13 February 2011

Tearing passions to tatters

Speak the speech, I pray you, as I pronounced it to
you, trippingly on the tongue: but if you mouth it
as many of your players do, I had as lief the
town-crier spoke my lines. Nor do not saw the air
too much with your hand, thus, but use all gently;
for in the very torrent, tempest, and, as I may say
the whirlwind of passion, you must acquire and beget
a temperance that may give it smoothness. O, it
offends me to the soul to hear a robustious
periwig-pated fellow tear a passion to tatters, to
very rags, to split the ears of the groundlings, who
for the most part are capable of nothing but
inexplicable dumbshows and noise: I would have such
a fellow whipped for o'erdoing Termagant; it
out-herods Herod: pray you, avoid it. - III,ii,2

Of course, these are Hamlet’s well-known lines to the players who have come to Elsinore.
Shakespeare knew his theater and his acting.  And of late I believe that American actors should think again about Hamlet’s advice, for too many performances that I have seen of late on the American stage by American companies are too full of actors mouthing lines, declaiming in a torrent and a tempest and tearing a passion to tatters, to very rags to split the ears of the groundlings.
The new production of The Winter’s Tale suffers from this serious flaw. The actors lack subtlety in their performance: emotion is exhibited by an increase in volume and not by an intelligent and refined expressive reading of the script. Not emotion but declamation. The characters have two emotions, loud and soft, and the entire emotional range of human complexity is expressed by those two modulations of volume. Leontes and Polixenes, whatever one thinks of the characterization Shakespeare provides, are not simple characters, and to give this romance substance requires a sophisticated understanding of their potential depths. But in this production there is no temperance acquired in the whirlwind of their passion that gives the torrent and tempest a smoothness. As a romance, this tale for a winter’s night must transcend the diurnal world, but the acting was too full of noise and not magic. Autolycous, a Shakespearean clown, is characterized here as a crude comedian in a cheap night club whose failure to intrigue his audience leads him simply to speak louder and louder, as if the increase in volume signals the appearance of humor.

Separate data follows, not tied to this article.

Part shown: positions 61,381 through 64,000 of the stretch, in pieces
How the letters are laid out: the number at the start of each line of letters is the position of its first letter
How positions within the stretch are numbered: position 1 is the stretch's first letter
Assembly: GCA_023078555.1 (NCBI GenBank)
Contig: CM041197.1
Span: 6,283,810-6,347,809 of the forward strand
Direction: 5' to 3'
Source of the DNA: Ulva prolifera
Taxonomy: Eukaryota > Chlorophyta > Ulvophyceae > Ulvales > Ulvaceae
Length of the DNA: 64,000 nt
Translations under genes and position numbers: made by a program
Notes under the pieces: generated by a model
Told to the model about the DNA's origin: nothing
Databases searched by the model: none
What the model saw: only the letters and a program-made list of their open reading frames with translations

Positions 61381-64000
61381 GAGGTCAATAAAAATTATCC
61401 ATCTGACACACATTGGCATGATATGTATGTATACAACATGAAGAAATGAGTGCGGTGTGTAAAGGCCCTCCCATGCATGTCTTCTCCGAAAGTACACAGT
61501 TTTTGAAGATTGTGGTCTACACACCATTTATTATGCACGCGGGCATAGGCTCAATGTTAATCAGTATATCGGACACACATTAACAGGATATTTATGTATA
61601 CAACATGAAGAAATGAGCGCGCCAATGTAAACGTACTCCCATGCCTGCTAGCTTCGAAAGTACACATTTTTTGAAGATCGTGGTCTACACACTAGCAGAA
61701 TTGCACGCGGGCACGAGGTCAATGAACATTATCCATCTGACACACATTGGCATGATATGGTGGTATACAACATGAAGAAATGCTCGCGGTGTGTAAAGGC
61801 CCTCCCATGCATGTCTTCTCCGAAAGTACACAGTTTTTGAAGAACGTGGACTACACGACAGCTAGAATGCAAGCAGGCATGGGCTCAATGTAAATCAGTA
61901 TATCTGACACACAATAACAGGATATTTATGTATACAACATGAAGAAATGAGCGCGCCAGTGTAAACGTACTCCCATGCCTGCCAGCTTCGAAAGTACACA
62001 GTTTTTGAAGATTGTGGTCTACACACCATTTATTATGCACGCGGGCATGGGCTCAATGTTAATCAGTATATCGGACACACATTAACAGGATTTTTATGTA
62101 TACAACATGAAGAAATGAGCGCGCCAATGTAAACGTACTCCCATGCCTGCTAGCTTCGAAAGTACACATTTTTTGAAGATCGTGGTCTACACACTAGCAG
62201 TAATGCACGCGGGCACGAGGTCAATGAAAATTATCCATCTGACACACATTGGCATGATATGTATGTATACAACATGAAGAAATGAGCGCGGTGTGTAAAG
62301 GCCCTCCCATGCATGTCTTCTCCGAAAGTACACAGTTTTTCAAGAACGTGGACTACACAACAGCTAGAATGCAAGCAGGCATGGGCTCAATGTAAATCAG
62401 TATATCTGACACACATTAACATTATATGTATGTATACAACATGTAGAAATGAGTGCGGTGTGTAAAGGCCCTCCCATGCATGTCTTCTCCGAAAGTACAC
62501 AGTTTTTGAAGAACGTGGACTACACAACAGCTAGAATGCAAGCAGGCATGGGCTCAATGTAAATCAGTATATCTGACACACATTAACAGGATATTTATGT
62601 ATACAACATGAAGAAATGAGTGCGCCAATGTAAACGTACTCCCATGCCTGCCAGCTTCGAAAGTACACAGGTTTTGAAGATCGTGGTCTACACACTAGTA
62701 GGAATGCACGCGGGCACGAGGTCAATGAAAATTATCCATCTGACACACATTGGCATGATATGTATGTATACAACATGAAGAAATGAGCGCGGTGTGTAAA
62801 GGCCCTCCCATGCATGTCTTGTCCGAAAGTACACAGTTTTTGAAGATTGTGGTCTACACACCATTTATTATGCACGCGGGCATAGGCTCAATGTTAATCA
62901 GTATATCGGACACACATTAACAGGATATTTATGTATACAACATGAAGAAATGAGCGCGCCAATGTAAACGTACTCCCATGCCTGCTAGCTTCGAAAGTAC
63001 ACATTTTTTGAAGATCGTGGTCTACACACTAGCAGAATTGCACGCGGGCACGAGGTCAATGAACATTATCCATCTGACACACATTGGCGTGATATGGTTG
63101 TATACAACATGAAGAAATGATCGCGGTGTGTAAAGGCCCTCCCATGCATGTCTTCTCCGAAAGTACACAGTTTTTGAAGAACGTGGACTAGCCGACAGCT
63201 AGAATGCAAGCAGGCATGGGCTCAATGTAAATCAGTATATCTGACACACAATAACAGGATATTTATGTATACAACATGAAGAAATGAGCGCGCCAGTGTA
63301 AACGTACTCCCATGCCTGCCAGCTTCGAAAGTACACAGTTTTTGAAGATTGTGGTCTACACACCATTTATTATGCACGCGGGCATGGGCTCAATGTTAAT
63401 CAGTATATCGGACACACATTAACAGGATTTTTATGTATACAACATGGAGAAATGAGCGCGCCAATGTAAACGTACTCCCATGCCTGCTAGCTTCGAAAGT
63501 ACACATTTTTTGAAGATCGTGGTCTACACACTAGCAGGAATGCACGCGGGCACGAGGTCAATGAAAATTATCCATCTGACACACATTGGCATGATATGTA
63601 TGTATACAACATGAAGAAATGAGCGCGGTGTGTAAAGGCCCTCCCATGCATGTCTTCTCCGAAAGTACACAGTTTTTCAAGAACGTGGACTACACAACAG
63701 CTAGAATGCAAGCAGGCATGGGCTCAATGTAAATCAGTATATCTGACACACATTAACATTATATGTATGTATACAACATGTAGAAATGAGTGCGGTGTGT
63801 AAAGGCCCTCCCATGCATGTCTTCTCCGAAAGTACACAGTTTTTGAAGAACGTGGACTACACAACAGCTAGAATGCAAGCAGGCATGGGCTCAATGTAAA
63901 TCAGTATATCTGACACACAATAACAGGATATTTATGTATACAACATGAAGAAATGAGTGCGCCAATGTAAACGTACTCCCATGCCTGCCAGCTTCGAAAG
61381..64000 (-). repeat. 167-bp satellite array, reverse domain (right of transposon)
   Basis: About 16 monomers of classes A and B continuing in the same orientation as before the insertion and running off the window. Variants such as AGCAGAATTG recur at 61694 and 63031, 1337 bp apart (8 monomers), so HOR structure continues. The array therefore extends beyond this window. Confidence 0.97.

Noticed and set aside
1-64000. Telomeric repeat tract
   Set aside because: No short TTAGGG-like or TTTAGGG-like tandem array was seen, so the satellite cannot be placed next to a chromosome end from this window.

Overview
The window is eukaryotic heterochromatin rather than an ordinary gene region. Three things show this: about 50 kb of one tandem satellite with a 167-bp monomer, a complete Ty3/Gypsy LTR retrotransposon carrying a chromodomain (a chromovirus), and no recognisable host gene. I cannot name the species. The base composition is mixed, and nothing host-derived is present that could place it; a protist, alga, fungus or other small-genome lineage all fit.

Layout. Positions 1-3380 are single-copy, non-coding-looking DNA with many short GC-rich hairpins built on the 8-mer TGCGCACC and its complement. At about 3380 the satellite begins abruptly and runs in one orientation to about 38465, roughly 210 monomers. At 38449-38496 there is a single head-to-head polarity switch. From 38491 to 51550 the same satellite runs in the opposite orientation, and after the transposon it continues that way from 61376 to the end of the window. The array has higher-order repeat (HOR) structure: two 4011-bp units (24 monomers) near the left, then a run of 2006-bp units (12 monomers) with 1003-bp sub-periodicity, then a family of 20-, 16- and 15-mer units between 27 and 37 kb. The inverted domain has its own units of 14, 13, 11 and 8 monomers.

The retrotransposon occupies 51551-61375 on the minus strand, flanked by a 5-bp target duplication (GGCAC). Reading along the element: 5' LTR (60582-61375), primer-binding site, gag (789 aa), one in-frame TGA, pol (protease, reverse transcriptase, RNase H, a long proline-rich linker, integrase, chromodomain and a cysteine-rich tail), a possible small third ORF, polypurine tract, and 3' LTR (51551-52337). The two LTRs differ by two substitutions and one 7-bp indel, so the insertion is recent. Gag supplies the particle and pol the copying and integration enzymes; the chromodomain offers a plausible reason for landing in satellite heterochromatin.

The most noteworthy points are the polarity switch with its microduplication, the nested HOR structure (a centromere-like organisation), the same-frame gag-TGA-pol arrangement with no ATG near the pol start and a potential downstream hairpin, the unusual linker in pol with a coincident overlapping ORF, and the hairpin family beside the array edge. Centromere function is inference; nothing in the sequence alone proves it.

I wonder whether our acting styles have been influenced by the violence of our society epitomized especially in football and hockey, (but certainly evident in the social/political world) where the harder one hits he opponent the more successful one feels. The beauty of movement that might exist in the sport (alas, in football I have never understood and certainly never seen it), remains absent and all that is left is the dangerous sounds of bodies crashing against immoving and immovable obstacles. I suppose the skating in hockey might have some aesthetic value, but the checking and high sticking and other aggressively violent behaviours of the players too soon despoil the potential beauty in the activity.
Though I must say the The Winter’s Tale produced at Spring Green in 2009 was subtle and superb. Perhaps it is the Guthrie, I think, that prefers o’erdoing Termagant and out-heroding Herod. 


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15 February, 2011 18:55  

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